Airbnb may put lid on hotel rates during U.S. political conventions

Mon Jul 11, 2016 4:22pm EDT
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By Laila Kearney

NEW YORK (Reuters) - This year's U.S. Republican and Democratic conventions may prove what hotels have long feared: They could lose a consistent windfall to Airbnb and other home-sharing services.

Normally, hotels would be cashing in on the combined 100,000 people expected to flood Cleveland for the Republican presidential nominating convention next week and Philadelphia for the Democratic gathering July 25-28.

But because of what hoteliers call "shadow inventory" from home-sharing brokers, they may not be able to get the convention-week markups they collected in the past, and that could foreshadow a rate-shaving trend as peer-to-peer rentals grow.

Airbnb, which expects 5,400 rentals for the two political conventions, is also helping people find lodging in Brazil in August for the Summer Olympics, the next big event to watch.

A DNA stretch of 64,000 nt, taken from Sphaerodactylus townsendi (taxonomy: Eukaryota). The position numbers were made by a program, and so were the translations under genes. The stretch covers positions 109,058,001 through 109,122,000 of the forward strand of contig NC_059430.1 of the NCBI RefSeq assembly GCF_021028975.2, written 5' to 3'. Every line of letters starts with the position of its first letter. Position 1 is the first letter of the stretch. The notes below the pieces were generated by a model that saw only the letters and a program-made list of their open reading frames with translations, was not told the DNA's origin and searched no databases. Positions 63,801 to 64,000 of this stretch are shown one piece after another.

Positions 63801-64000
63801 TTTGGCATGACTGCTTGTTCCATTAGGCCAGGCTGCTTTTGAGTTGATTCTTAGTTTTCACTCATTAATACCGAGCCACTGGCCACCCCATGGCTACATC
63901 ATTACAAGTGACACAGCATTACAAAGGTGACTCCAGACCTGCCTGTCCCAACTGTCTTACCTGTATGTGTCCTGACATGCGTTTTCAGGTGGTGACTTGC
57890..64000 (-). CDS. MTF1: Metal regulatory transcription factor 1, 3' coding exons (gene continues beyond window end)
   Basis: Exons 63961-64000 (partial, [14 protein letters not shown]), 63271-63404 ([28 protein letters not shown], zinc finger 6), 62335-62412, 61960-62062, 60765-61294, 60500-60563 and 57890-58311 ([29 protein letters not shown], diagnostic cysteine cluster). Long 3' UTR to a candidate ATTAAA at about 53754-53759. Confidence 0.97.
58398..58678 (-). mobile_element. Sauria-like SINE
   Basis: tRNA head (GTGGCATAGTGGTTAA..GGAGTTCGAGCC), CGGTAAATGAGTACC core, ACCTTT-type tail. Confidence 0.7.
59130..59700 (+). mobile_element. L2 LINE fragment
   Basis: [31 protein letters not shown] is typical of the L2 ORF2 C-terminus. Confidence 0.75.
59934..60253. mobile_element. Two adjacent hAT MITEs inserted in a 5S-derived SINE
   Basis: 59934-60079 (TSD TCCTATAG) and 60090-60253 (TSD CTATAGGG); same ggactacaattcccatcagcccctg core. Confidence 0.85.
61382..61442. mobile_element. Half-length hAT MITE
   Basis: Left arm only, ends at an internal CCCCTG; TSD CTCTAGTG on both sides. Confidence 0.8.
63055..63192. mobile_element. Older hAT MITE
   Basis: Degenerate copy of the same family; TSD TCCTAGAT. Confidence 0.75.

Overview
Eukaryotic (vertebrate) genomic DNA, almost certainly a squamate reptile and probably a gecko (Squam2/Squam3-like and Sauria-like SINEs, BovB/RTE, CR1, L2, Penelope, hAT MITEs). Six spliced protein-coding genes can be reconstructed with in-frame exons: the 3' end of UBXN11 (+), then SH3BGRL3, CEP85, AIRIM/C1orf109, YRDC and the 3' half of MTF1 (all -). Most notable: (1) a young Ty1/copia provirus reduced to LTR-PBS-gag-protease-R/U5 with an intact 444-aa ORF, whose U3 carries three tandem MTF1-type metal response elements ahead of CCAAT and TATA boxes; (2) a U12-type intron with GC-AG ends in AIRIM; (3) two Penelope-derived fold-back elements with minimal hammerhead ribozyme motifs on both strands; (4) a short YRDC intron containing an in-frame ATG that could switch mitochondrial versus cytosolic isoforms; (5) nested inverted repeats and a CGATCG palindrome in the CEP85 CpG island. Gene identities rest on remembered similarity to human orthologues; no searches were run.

Jeremy Adkison, a 28-year-old delegate to the Democratic convention, said he decided to try Airbnb because he thought a hotel would cost too much.

The Emporia, Kansas, resident paid $442 for a five-night stay at a townhouse near the convention site.

Hotel rooms are still available in Philadelphia, albeit at those higher rates Adkison sought to avoid. The Marriott Courtyard Philadelphia, for example, is advertising rooms for $989 a night, triple its normal rate.

This is not out of the question for what the trade calls a "compression" period. These times of peak demand, typically associated with a nearby event, contribute 25 percent to 30 percent to hotels' annual profits.   Continued...

A man walks past a logo of Airbnb after a news conference in Tokyo, Japan, November 26, 2015. REUTERS/Yuya Shino/File Photo